When you’re stopped by the police in New York City, it is common knowledge that law enforcement can ask you for your license and proof of insurance. Drivers are required to have them and show them to a police officer when asked to do so. But what are your responsibilities in producing identification when you are a passenger?
The question is worth examining. According to a recent story from Utah, a man who was a passenger in a vehicle stopped by the highway patrol was arrested and charged with drug possession. The man appealed his eventual conviction, and the matter went all the way to the state’s highest court.
The court, in reversing a trial court’s ruling, found that when a passenger voluntarily provides identification after an officer asks him or her to provide it, the officer may run routine checks for warrants.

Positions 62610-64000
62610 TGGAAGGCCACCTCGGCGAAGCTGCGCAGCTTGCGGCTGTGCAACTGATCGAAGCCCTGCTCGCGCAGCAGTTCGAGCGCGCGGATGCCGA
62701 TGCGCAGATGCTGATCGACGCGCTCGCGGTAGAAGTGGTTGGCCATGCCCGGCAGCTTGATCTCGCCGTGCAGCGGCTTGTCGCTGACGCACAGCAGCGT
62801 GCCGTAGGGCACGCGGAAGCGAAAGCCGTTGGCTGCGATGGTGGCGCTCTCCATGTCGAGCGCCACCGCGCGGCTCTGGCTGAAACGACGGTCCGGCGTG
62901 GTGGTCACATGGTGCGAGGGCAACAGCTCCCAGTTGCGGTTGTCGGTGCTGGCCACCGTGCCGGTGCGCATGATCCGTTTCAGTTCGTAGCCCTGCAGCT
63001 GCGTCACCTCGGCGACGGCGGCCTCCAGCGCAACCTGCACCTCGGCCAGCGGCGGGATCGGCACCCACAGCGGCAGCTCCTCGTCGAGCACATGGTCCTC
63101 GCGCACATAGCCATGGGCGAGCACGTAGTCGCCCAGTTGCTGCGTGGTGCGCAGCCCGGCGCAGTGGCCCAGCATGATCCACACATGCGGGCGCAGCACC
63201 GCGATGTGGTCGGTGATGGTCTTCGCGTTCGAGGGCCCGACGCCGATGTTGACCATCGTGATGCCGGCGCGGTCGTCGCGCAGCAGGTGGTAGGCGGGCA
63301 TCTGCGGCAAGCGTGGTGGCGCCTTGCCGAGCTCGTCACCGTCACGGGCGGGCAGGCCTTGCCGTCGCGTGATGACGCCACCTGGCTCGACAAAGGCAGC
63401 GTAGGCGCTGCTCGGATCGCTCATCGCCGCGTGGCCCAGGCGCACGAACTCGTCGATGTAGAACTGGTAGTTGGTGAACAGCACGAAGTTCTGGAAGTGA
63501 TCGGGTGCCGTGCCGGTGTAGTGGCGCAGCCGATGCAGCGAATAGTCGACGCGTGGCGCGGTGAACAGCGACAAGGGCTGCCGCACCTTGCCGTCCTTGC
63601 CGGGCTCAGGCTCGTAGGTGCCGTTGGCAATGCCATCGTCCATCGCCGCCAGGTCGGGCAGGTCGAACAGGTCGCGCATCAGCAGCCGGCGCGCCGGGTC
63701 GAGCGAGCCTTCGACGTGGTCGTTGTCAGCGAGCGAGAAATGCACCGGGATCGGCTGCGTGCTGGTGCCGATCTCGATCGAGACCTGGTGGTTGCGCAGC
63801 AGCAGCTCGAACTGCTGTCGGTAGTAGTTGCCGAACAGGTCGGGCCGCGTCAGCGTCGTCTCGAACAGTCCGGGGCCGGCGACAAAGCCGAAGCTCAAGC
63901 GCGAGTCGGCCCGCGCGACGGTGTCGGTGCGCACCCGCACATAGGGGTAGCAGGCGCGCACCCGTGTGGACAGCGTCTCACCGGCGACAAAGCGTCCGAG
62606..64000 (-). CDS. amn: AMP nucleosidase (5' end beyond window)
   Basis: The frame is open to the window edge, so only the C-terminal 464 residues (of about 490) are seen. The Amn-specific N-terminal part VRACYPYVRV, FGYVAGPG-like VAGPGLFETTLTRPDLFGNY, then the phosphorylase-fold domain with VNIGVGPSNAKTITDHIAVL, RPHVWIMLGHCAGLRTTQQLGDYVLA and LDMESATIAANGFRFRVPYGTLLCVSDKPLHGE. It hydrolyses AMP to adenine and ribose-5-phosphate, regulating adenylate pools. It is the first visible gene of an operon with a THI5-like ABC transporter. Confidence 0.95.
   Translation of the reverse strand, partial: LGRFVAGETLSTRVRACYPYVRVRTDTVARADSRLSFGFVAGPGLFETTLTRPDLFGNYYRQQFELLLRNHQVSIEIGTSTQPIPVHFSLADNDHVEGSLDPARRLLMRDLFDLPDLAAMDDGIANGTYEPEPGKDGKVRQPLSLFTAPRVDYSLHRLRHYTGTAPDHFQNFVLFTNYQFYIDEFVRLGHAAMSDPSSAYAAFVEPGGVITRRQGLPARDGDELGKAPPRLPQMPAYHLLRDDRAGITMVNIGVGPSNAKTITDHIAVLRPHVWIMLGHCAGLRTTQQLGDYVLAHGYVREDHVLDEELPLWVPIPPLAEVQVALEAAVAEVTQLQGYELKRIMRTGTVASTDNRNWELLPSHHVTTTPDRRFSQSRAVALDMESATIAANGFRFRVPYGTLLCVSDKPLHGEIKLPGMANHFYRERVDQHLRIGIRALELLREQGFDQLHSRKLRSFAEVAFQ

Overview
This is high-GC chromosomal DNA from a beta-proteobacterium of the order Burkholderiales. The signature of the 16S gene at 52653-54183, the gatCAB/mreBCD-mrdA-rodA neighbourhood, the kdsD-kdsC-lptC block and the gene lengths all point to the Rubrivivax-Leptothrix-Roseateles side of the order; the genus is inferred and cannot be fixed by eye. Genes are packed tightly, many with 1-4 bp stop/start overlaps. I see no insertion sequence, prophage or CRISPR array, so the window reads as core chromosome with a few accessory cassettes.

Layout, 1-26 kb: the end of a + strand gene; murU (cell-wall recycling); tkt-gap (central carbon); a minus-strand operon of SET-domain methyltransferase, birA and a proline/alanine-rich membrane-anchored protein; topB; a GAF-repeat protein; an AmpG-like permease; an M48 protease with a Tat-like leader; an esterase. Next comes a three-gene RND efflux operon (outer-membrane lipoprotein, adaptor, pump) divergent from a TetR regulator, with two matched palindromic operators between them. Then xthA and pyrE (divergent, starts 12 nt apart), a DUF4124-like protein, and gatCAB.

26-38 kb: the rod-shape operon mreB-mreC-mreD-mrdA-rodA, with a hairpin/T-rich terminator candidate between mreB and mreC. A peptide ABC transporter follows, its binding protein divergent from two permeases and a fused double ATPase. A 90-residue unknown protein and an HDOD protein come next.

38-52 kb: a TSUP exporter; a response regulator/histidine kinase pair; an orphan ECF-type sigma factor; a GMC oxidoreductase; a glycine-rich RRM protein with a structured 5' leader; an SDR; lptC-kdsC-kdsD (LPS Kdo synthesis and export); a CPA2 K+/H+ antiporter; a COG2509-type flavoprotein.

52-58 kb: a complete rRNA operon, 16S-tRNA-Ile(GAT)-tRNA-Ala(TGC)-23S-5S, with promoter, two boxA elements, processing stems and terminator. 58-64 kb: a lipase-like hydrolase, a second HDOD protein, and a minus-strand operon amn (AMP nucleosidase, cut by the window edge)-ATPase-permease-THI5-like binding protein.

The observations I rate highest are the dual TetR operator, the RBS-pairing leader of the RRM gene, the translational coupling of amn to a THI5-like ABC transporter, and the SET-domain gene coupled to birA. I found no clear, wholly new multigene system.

The court distinguished this from required productions, such as those in the midst of an arrest or investigation to determine who may be responsible for a crime. Nevertheless, people are “asked” to produce id in a number of circumstances, when they are not legally required to do so. For those who may not know their rights, they can be taken advantage of.
The story exemplifies the need for those charged with crimes to have an experienced criminal defense attorney to guide them through the process so that they are able to make informed decisions about their cases. If you have questions about your rights and options after a drug possession arrest, we invite you to contact us.